Some Kenyan lawmakers are demanding to see more documents from a $5 billion loan agreement with a Chinese bank that financed a cross-country railway. The 2011 agreement was shielded from public view until Kenya’s transport secretary, Kipchumba Murkomen, released select pages on Sunday.
Critics of the deal with the Export-Import Bank of China that financed the Standard Gauge Railway say those pages show the Kenyan government gave too much legal authority to China, and lawmakers now want to know whether Kenya put up public facilities as collateral in the deal.
One clause says that any major dispute over the railway would be decided in Beijing, not Nairobi, although it is not clear whether that means Chinese officials have the final say in such disputes.
The documents also show, among other things, that the Kenyan government was legally bound to keep the details of the deal secret.
Kenyan political analyst Javas Bigambo said compelling the state to conceal such information from the public is unlawful.
“The non-disclosure agreement as provided for in that contract is in itself illegal, going by the fact that the laws of procurement in Kenya advocate for transparent procurement processes,” Bigambo said.
Another part of the contract mandates that Kenya is not to buy materials for the railway from any country other than China.
Some legislators believe that important details of the contract, like collateral for the loans, are still missing.
“The question as to what collateral has been put up against this loan, if it is public amenities, public institutions, public investments that are being put as collateral,” said John Kiare, a member of the Kenyan parliament. “It is only right that Kenyans know because there have been rumors that some government institutions are being put up as infrastructure. There was always debate as to whether we have put our airport as collateral for this loan.”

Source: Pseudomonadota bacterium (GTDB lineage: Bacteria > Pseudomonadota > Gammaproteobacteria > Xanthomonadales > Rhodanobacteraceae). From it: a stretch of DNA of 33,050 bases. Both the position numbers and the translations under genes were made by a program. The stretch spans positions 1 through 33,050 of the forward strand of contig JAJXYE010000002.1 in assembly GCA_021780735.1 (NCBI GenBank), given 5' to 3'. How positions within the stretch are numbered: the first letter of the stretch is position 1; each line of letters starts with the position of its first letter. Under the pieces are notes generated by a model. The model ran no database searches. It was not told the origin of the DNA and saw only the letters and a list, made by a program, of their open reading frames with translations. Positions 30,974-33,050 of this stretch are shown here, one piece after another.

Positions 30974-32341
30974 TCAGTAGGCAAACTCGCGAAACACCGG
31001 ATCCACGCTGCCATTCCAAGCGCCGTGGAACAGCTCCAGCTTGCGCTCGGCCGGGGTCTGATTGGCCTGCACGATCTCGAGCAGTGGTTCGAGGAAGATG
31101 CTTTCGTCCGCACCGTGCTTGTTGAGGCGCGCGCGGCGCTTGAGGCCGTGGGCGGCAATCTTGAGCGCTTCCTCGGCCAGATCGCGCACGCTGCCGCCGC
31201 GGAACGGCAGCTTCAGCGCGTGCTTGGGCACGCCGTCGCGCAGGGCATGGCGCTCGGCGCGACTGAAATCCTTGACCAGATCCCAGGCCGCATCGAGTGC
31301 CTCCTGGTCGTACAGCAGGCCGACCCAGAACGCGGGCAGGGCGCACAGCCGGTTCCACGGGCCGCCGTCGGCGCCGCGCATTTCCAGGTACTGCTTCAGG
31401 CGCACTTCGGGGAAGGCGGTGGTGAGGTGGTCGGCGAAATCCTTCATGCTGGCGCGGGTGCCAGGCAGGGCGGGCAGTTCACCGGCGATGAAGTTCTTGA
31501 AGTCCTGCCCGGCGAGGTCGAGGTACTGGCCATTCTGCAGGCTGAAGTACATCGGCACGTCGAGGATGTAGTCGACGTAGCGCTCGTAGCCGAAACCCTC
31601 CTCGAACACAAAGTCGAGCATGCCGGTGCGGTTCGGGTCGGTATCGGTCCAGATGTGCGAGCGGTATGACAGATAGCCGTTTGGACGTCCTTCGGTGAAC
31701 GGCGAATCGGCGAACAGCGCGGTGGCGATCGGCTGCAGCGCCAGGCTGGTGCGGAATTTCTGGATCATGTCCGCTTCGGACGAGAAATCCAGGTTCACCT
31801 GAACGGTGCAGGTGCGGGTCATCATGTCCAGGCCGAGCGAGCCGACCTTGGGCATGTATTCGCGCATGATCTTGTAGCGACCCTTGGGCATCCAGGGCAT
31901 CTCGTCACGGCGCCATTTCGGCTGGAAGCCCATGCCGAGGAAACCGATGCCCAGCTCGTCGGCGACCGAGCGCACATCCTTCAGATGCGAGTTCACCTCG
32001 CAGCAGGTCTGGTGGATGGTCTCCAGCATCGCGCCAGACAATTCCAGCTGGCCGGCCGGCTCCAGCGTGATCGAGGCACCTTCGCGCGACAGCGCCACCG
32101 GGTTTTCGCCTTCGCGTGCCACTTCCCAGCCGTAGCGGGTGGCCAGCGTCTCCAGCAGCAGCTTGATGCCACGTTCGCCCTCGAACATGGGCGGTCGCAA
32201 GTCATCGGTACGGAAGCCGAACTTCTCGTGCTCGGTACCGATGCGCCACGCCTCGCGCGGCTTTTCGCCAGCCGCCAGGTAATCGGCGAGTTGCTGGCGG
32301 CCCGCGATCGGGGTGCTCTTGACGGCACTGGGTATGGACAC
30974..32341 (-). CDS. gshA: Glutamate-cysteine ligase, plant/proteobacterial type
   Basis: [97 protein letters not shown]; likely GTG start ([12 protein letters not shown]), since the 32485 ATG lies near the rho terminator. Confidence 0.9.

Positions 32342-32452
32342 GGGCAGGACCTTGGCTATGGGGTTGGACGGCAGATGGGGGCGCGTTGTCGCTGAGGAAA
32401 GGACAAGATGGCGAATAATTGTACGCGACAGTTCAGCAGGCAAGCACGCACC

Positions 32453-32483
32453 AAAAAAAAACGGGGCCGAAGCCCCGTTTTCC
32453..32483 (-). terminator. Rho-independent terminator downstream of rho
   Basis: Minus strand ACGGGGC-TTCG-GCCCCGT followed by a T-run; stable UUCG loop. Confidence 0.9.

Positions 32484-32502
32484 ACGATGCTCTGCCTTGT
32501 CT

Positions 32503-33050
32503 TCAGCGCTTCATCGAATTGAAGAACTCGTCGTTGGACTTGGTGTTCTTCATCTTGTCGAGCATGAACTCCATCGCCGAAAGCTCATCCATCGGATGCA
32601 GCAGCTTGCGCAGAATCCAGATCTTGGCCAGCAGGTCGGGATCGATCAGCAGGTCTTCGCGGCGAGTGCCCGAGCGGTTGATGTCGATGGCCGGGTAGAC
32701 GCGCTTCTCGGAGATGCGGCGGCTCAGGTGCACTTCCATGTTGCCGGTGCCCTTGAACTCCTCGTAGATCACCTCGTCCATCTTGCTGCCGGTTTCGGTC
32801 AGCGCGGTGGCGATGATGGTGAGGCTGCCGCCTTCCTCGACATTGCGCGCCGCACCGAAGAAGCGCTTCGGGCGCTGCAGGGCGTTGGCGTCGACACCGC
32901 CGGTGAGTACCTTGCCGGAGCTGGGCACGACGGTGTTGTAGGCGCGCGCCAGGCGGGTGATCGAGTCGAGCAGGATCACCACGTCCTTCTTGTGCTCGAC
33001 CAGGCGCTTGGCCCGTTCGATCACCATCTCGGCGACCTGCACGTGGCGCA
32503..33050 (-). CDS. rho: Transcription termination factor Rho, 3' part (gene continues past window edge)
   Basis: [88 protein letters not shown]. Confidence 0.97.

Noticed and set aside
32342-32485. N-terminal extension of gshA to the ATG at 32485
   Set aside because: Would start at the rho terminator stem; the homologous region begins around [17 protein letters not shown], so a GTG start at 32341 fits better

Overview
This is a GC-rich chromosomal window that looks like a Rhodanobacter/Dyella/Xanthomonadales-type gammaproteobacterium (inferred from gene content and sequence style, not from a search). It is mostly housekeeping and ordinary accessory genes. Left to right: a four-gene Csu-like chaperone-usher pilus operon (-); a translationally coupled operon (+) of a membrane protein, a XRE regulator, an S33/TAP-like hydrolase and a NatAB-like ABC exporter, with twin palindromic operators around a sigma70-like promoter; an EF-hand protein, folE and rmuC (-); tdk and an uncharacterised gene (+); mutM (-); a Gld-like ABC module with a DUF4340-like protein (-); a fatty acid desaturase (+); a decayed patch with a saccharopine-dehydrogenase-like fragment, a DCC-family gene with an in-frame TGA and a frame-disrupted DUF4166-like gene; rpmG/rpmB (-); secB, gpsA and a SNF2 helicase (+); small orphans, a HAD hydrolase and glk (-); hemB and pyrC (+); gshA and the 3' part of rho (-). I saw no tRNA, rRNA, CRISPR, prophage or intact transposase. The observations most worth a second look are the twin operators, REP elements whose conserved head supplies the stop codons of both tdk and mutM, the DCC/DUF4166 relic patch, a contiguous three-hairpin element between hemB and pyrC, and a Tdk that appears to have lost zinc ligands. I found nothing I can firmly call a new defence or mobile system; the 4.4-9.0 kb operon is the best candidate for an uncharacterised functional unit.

Critics questioned Murkomen’s motive for not releasing the entire contract.
Makali Mulu, a member of parliament, thinks Murkomen disclosed only the routine parts of the deal.
“In every contract negotiation, the government has a legal person who would normally look at all the clauses and then advise the government whether it’s fine to sign,” Mulu said. “Every contract there are always the disclosure clauses and dispute resolution clauses and what Murkomen was saying he would release to me was a big joke.”
The roughly 600-kilometer-long railway, which connects the port city of Mombasa with the town of Naivasha 75 km northwest of Nairobi, opened five years ago. Critics say it is underused and has failed to generate the revenue or economic development that proponents of the project envisioned. China accounts for one-third of Kenya’s external debt.